Author: Sophie Smit (European Schoolnet)
This week we celebrate the Global Media and Information Literacy Week, from 24 to 31 October. The Global Media and Information Literacy Week is an initiative organised by UNESCO (United Nations Educational, Scientific and Cultural Organization). UNESCO advocates that “every individual should be equipped with media and information literacy competencies to understand the stakes, and to contribute to and benefit from information and communication opportunities.” The KID_ACTIONS project aims to tackle cyberbullying, educating on media and information literacy is an important strategy to reach this goal.
Information and communication technology (ICT) changed the way people communicate (Kowalski, Limber, McCord, 2019; Zhong, 2020). ICT makes it possible for people to build relationships even over great distances and gives access to a large amount of information (Kowalski Giumetti, Schroeder, Lattanner, 2014; Kowalski et al. 2019). It is almost impossible to keep track of the fast development of technologies and digital media. With these fast developments, new terms have emerged such as media and ICT literacy (Zhang & Zhu, 2016).
Media literacy is often defined as the ability to access, analyse, evaluate, and create messages across a variety of contexts (Livingstone, 2004). The European Commission follows a similar definition, media literacy is the ability to access the media, to understand and critically evaluate different aspects of the media and media contents and to create communications in a variety of contexts. It relates to all media, such as television and film, the Internet and other new digital communication technologies (Zacchetti, 2011).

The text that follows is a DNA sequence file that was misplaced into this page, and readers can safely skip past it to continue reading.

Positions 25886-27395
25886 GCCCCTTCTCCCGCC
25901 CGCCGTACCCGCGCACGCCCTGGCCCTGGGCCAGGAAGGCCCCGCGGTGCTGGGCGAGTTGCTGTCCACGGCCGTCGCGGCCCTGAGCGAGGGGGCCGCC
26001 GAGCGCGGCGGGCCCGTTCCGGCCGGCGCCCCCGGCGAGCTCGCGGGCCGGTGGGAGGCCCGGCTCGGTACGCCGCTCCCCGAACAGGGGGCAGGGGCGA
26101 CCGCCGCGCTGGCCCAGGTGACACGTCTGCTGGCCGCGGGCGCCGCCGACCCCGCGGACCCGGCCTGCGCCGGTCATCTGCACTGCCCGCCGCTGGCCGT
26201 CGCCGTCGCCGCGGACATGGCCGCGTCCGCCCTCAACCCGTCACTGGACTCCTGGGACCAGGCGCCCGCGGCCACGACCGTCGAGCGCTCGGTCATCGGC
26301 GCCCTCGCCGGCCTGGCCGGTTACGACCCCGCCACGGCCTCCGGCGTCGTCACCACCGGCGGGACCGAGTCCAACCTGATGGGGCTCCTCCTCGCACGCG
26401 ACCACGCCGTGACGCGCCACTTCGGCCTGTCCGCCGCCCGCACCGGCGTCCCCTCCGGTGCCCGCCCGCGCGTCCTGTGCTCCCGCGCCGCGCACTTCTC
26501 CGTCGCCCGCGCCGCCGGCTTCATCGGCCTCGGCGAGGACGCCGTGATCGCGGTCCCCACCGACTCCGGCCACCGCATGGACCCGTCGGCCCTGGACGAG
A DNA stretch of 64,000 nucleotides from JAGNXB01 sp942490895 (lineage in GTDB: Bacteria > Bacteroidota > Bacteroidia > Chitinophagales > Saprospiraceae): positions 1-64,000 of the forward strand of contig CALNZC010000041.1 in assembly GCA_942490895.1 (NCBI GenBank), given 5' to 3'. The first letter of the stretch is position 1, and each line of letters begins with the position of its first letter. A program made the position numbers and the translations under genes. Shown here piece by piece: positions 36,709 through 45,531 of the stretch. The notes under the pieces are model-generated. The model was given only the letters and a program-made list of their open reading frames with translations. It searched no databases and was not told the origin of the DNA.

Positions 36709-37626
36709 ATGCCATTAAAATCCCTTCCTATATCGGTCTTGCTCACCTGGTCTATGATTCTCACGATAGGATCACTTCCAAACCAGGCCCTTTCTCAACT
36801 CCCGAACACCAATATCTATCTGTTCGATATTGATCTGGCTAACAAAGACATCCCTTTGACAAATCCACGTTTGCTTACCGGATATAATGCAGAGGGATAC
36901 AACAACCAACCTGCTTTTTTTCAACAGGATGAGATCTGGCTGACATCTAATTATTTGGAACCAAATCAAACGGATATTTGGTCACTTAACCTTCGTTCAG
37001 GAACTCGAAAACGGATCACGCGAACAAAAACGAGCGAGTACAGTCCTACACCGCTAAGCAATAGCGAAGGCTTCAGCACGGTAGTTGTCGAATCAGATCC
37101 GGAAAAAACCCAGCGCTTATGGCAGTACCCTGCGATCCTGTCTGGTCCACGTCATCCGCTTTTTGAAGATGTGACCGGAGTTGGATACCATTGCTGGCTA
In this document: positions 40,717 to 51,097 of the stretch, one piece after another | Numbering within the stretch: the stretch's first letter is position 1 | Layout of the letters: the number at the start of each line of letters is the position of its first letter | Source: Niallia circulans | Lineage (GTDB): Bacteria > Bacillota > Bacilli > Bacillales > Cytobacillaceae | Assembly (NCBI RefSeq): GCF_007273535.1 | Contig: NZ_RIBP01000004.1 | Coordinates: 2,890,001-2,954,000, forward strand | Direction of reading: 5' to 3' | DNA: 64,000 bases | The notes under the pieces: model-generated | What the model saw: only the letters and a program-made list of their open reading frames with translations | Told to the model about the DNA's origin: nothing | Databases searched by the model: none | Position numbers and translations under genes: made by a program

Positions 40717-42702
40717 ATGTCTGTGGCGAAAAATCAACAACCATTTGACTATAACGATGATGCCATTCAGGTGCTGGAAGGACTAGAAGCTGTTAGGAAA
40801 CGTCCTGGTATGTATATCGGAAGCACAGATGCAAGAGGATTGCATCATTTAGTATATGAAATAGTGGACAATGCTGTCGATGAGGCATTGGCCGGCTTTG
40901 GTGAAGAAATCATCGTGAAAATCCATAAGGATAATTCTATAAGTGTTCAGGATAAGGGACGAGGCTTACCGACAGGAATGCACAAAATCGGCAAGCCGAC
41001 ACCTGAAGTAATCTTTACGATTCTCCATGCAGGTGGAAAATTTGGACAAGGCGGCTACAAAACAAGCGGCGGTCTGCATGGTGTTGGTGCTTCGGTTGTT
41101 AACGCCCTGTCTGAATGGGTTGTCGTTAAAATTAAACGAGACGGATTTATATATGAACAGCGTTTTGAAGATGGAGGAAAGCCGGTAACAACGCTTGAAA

Media literacy is identified as an essential skill that should be taught to younger users of ICT to use the technology in an acceptable way (Livingstone & Brake, 2010; Zhang, Zhu, Sang, 2014). Especially young people are exposed most by digitalization, they are the ones growing up in this digital era. Researchers, therefore, raise the question if youngsters are equipped enough to use technology in an ethical and responsible way (Zhong, 2020). According to them, media literacy education (MLE) is crucial in this society (Zacchetti, 2011; Zhang et al. 2014).
MLE can possibly counter several negative consequences of ICT use. Cyberbullying is one of the negative consequences that emerged on the platforms offered by ICT (Kowalski et al. 2014). Cyberbullying is often defined as “wilful and repeated harm inflicted through the use of computers, cell phones, and other electronic devices” (Hinduja & Patchin, 2015, p. 11). Media and Information Literacy (MIL) is one of the crucial components in fighting cyberbullying. Children and young people increasingly use ICT. Frequent and risky ICT use has been positively associated with cyberbullying perpetration contributes to cyberbullying victimization (Chen, Ho & Lwin, 2017; Kowalski et al. 2019). The negative consequences for kids who are exposed to cyberbullying will remain an issue throughout their lives (Kowalski et al. 2019).
The level of media literacy for adolescents is associated with being involved in cyberbullying or victimization (Sinh & Ahn, 2015). Media literacy can therefore serve as a protective shield for youth for risky behavior online (Zhong, 2020). It is important to educate youth on media and information literacy and use ICT in an appropriate way to protect them from cyberbullying (Livingstone & Brake, 2010).
See for more information on the Global Media and Information Literacy week: Global Media and Information Literacy Week (unesco.org).